I effectively gave up writing Tales From The Clink when I left my job teaching reading in the juvenile justice system. I did not leave willingly--I was laid off, and because I have bills to pay and mouths to feed, I had to chase down a full time gig. Quickly. And with good fortune on my side, I landed my current job, teaching English language learners at the middle school level in an underperforming school. Yes, I think I may have mentioned that I work in an underperforming school in a previous blog post. The underperforming status of M school serves to make sure that I (and my fellow teachers at M School) do the opposite. Perform. And golly, do we do that all the time! We do it before school, giving extra help to students; after school, when we are contracted to teach extended days because someone theorized that more instructional time translates to higher academic achievement; after dark, when we are mandated to stay 2-3 hours weekly for professional development; and after we return home to our families each weekend, which I'd prefer to reserve for spending time with, well, my family.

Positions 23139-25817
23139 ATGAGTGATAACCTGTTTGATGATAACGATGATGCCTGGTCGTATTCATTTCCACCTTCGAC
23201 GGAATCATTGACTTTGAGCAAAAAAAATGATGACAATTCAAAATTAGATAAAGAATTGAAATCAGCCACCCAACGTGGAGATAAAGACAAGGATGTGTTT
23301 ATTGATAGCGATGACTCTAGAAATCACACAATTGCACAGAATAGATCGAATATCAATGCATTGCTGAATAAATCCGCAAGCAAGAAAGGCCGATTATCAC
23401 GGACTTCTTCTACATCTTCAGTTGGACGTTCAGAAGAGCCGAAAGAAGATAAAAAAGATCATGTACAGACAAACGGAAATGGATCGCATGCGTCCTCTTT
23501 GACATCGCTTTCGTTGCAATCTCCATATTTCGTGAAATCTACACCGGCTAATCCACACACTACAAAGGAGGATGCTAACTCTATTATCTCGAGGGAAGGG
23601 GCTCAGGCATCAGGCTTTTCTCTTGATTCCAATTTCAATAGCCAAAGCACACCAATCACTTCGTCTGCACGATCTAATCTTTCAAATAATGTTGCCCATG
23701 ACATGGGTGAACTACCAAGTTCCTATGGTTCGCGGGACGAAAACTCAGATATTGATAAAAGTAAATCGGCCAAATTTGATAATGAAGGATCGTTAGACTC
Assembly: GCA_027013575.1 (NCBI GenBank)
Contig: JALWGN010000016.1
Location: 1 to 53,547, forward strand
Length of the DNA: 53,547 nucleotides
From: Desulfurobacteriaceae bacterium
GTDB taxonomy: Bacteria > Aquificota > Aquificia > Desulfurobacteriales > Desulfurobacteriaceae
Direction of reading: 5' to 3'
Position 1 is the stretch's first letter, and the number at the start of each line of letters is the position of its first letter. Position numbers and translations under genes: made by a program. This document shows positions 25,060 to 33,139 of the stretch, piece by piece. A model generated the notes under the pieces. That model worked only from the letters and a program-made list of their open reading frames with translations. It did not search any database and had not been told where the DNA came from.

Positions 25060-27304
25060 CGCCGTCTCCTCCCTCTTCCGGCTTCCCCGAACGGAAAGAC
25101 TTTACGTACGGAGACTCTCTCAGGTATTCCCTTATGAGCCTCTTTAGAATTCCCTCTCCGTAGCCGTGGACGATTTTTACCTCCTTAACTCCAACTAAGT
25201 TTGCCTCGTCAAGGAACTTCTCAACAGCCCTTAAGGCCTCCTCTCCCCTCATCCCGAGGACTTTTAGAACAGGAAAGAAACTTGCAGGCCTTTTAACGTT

The time that I used to use for reflective thinking and writing has been supplanted by these new "have-to"'s. I feel stripped of a certain vitality that used to feed my teaching self as well as my whole self. Do I just need to become a better manager of time? Or am I in an untenable situation?

I try to meditate sometimes. I'd been hearing more and more about meditation, from the occasional Facebook post or in quick snippets of "news" from Yahoo, that meditation is the new/old essential practice for good health. So I try. I never seem to stay at it that long, but when I do, and when I try to "listen" as I empty myself out, I hear something in myself. A voice, a signal. Write, it says. You have to. Don't and you'll starve.

Starving is a pretty senseless thing to do when you should and do have access to food. It's reckless. Making time for writing in the face of all these other responsibilities feels the same way. As I type this blog post, my children are fixing their own dinner and bickering over who got more mini chicken tacos. Voices are being raised. They clearly need their mother's attention. But I'm finishing this piece because I owe it to myself. Sometimes, you need to go after and get what you really and truly need. With reckless abandon.

Sunday, July 24, 2011

The Glow of Opportunity

And summer school commences.